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Celiac disease and risk of subsequent type 1 diabetes: a general population cohort study of children and adolescents.

https://arctichealth.org/en/permalink/ahliterature80065
Source
Diabetes Care. 2006 Nov;29(11):2483-8
Publication Type
Article
Date
Nov-2006
Author
Ludvigsson Jonas F
Ludvigsson Johnny
Ekbom Anders
Montgomery Scott M
Author Affiliation
Department of Pediatrics, Orebro University Hospital, Orebro 701 85, Sweden. jonasludvigsson@yahoo.com
Source
Diabetes Care. 2006 Nov;29(11):2483-8
Date
Nov-2006
Language
English
Publication Type
Article
Keywords
Adolescent
Adult
Age Distribution
Celiac Disease - epidemiology
Child
Child, Preschool
Cohort Studies
Diabetes Mellitus, Type 1 - epidemiology
Diabetic Coma - epidemiology
Diabetic Ketoacidosis - epidemiology
Female
Humans
Infant
Infant, Newborn
Male
Registries
Risk factors
Sex Distribution
Sweden - epidemiology
Abstract
OBJECTIVE: Earlier studies suggest that children with type 1 diabetes are more likely to have a subsequent diagnosis of celiac disease. However, research is sparse on the risk of subsequent type 1 diabetes in individuals with celiac disease. We sought to determine the risk of subsequent type 1 diabetes diagnosed before the age of 20 years in children and adolescents with celiac disease in a national, general population-based cohort. RESEARCH DESIGN AND METHODS: We identified 9,243 children with a diagnosis of celiac disease in the Swedish national inpatient register between 1964 and 2003. We then identified five reference individuals matched at time of diagnosis for age, calendar year, sex, and county (n = 45,680). Only individuals with >1 year of follow-up after study entry (diagnosis of celiac disease) were included in the analyses. RESULTS: Celiac disease was associated with a statistically significantly increased risk of subsequent type 1 diabetes before age 20 years (hazard ratio 2.4 [95% CI 1.9-3.0], P
PubMed ID
17065689 View in PubMed
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[Diabetic hyperosmolar non-ketotic coma. A retrospective study from a central hospital of patients admitted over a 20-year period]

https://arctichealth.org/en/permalink/ahliterature48850
Source
Ugeskr Laeger. 1986 Mar 10;148(11):648-50
Publication Type
Article
Date
Mar-10-1986

A nationwide population-based study on the risk of coma, ketoacidosis and hypoglycemia in patients with celiac disease and type 1 diabetes.

https://arctichealth.org/en/permalink/ahliterature278531
Source
Acta Diabetol. 2015 Dec;52(6):1167-74
Publication Type
Article
Date
Dec-2015
Author
Matthew Kurien
Kaziwe Mollazadegan
David S Sanders
Jonas F Ludvigsson
Source
Acta Diabetol. 2015 Dec;52(6):1167-74
Date
Dec-2015
Language
English
Publication Type
Article
Keywords
Adolescent
Adult
Aged
Biopsy
Celiac Disease - complications - epidemiology
Child
Child, Preschool
Cohort Studies
Diabetes Mellitus, Type 1 - complications - epidemiology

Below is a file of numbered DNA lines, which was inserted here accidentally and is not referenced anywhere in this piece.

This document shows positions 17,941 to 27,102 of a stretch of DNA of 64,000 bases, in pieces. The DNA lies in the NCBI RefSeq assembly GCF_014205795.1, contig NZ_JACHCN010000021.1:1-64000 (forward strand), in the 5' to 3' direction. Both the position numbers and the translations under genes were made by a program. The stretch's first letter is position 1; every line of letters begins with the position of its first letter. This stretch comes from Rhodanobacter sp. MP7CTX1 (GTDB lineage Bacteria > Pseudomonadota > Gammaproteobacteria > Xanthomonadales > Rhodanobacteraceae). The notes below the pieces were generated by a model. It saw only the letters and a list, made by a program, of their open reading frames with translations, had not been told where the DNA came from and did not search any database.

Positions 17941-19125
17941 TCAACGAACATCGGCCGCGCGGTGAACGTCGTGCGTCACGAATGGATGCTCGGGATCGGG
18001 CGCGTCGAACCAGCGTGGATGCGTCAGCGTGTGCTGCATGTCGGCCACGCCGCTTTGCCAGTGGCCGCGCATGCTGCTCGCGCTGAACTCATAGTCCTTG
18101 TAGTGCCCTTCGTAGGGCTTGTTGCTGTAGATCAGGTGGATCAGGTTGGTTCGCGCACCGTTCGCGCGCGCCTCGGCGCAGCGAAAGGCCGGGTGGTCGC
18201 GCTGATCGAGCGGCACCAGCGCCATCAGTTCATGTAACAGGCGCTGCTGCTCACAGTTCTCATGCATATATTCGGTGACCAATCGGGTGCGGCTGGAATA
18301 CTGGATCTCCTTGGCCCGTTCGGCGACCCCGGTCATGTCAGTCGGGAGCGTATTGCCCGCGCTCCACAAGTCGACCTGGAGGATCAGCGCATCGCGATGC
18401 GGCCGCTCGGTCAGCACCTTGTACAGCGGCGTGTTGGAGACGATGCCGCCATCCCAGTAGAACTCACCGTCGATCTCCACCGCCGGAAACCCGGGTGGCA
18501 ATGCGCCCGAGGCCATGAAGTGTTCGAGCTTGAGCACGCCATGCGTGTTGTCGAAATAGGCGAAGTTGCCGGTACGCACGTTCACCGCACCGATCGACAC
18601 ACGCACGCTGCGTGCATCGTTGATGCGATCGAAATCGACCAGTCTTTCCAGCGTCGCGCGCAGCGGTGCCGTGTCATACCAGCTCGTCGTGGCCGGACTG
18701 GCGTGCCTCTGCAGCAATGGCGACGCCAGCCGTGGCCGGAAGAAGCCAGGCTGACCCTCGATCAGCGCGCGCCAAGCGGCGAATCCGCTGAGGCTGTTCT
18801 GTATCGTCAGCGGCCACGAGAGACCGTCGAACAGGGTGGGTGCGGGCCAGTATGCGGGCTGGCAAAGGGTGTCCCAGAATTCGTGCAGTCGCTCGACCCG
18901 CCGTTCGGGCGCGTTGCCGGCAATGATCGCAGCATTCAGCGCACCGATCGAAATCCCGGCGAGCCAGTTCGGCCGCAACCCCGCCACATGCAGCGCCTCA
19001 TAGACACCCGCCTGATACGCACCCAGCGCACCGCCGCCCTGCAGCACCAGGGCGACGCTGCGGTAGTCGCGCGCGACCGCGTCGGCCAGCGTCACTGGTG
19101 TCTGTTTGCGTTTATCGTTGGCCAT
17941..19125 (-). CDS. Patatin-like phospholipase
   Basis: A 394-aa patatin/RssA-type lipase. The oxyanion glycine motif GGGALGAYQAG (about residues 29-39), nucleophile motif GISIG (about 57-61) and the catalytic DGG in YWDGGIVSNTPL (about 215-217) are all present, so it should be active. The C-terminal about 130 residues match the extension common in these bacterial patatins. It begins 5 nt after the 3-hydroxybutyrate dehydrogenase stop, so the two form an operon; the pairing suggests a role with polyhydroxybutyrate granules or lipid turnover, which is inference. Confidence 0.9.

Diabetic Coma - epidemiology
Diabetic Ketoacidosis - epidemiology
Female
Humans
Hypoglycemia - epidemiology
Infant
Infant, Newborn
Male
Middle Aged
Population
Risk
Sweden
Treatment Outcome
Young Adult
Abstract
Celiac disease (CD) may influence metabolic control in type 1 diabetes (T1D). This work examines whether CD in T1D influences hospital admissions due to coma, ketoacidosis and hypoglycemia.
In population-based cohort study, individuals with CD were identified using biopsy data (1969-2008) from Sweden's 28 pathology departments. T1D was defined as a recorded diagnosis of T1D at age =30 years in the Swedish National Patient Register between 1964 and 2009. In total, 906 individuals had both T1D and CD and were matched for sex, age and calendar period with 4303 reference individuals. Through stratified Cox regression analysis, we modeled CD as a time-dependent covariate and estimated the risk of future coma, ketoacidosis and hypoglycemia, defined by relevant international classification of disease codes among T1D patients with and without CD.
During follow-up, patients with both T1D and CD had 49 hospital admissions with diabetic coma, 91 episodes of ketoacidosis and 25 hypoglycemic events. Among patients with T1D, CD did not influence the risk of coma (adjusted HR 0.97; 95 % CI 0.72-1.32), ketoacidosis (adjusted HR 1.08; 95 % CI 0.86-1.34), or hypoglycemia (adjusted HR 1.34; 95 % CI 0.87-2.05). The absolute risk of coma was 621/100,000 person-years in T1D and CD (637 in controls). Corresponding figures for ketoacidosis were 1175/100,000 person-years in T1D and CD (1092 in controls) and for hypoglycemia 316/100,000 person-years (236 in controls). HRs for metabolic emergencies in T1D were similar in the first 5 years after T1D diagnosis as thereafter.
Having a diagnosis of CD is unlikely to influence the risk of coma, ketoacidosis and hypoglycemia in T1D patients.
PubMed ID
26403595 View in PubMed
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